Sunday, March 29, 2015

Prosor to UN: save Middle East's minorities

According to the Jerusalem Post, Israeli Ambassador to the UN Ron Prosor has called on the Security Council  to “break its silence” on the “plague” of persecution of minorities in the Middle East. At last Israel's public policy is putting the exodus of Jews from Arab lands in its true context. (With thanks: Lily)

Prosor cited the upcoming Passover holiday and the escape of the Israelites from slavery in Egypt, saying persecution continues “without interruption and under the nose of the international community.”

In a meeting of the 15-nation council on minorities in the region, Prosor warned that millions of Christians, Kurds, Yazidis, Baha’is and Jews still face persecution.

“It doesn’t matter where you come from, what faith you belong to, or what politics you preach, no decent human being can ignore the calamity facing minorities in the Middle East,” he said.

Israel is as a haven in the region for minorities, he said.

“There is the one place in the Middle East where minorities have the freedom to practice their faith, to change faiths, or to practice no faith at all – and that is Israel,” the ambassador said.

Israel is home to a pluralistic society where people of various faiths are represented in the upper echelons of society, Prosor stressed. He noted the freedoms exercised by those who face persecution in much of the rest of the region, including members of the Baha’i, Jewish and Christian faiths.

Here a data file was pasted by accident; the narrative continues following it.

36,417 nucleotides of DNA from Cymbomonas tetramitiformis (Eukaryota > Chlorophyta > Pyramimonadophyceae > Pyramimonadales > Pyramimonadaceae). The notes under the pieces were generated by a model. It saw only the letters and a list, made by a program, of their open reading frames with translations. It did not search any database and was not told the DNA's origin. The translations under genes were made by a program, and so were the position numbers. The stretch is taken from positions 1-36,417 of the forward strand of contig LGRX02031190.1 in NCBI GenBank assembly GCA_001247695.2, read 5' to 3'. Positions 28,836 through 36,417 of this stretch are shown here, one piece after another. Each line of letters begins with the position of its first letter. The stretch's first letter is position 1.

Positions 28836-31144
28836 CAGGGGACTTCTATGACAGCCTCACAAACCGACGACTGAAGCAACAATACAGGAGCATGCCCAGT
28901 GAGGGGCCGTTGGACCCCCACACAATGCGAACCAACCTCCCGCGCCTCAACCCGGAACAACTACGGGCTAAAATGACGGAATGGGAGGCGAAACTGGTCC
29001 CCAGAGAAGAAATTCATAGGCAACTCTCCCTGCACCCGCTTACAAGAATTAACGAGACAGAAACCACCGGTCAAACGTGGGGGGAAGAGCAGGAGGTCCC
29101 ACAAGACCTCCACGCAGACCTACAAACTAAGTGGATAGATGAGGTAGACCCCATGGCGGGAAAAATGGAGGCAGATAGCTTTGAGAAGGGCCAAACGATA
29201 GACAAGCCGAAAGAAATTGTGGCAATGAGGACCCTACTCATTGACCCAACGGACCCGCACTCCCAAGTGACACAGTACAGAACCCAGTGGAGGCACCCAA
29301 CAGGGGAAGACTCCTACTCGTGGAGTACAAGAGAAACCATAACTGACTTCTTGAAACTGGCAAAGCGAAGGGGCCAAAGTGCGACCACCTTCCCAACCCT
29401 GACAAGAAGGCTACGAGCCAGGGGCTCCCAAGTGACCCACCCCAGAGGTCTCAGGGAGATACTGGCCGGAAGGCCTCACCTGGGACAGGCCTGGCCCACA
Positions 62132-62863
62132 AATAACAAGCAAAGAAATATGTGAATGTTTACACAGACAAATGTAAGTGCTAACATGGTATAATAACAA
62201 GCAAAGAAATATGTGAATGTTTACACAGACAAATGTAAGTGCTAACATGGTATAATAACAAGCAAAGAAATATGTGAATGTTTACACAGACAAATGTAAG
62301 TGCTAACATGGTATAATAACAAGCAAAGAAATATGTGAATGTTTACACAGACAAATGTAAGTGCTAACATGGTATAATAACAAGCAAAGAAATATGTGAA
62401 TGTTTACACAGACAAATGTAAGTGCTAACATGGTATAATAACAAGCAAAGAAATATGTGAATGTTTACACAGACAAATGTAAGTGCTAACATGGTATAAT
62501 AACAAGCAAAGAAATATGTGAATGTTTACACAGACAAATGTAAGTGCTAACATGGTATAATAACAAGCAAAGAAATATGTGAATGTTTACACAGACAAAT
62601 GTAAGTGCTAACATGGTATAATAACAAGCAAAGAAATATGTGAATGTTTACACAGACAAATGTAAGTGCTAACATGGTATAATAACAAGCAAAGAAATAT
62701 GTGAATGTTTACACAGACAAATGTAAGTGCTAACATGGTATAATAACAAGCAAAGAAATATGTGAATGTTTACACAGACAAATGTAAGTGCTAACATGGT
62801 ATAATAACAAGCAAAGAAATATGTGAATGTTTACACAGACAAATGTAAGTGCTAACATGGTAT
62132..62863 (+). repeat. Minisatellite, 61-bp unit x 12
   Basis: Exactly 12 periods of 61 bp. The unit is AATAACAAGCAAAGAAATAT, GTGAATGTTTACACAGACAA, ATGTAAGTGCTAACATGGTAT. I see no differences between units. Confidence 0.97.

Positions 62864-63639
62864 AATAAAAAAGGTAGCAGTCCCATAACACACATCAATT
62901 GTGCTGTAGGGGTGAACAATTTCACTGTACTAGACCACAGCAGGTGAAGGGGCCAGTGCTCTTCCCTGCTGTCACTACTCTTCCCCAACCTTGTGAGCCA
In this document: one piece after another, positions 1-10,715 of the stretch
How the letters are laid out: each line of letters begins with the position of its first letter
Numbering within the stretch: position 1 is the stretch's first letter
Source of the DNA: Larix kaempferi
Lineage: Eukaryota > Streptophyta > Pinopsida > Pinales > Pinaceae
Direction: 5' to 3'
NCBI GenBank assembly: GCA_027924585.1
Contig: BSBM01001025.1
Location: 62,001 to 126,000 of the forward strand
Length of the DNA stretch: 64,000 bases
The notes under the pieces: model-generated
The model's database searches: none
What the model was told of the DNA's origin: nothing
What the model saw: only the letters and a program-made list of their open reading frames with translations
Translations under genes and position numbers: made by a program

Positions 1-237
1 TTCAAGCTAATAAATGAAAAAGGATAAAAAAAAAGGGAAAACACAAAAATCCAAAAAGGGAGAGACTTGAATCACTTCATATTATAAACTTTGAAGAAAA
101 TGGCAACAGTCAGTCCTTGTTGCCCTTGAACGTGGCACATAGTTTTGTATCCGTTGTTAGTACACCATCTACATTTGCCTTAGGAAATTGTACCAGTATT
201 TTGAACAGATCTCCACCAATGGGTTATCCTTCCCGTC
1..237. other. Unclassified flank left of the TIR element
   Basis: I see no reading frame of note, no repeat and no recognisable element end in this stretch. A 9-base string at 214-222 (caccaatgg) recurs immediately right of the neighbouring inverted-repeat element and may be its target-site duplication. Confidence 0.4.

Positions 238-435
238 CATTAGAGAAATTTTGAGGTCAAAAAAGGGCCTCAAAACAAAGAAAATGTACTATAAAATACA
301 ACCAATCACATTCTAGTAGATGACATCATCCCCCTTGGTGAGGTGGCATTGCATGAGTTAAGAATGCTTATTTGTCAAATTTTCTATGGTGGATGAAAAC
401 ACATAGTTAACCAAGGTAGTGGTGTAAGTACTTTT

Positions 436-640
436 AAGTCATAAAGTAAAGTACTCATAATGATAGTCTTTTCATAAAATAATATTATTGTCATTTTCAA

Christians living under Hamas rule in Gaza do not have the same political freedoms as those in Israel, the ambassador underscored. After the Islamist group took control of the Strip in 2007, half of the Christian community fled, Prosor said.

He also spoke of the Christian population under the Palestinian Authority, saying Bethlehem’s Christian population fell by 70 percent since the PA assumed control in 1995.

Referring to a variant of an Arab proverb that relates to Jews and Christians, Prosor said radical Islamists having a saying: “First the Saturday people, then the Sunday people.

“Having driven out the vast majority of Jews out of the Arab lands, extremists have turned on the Christians,” he said.

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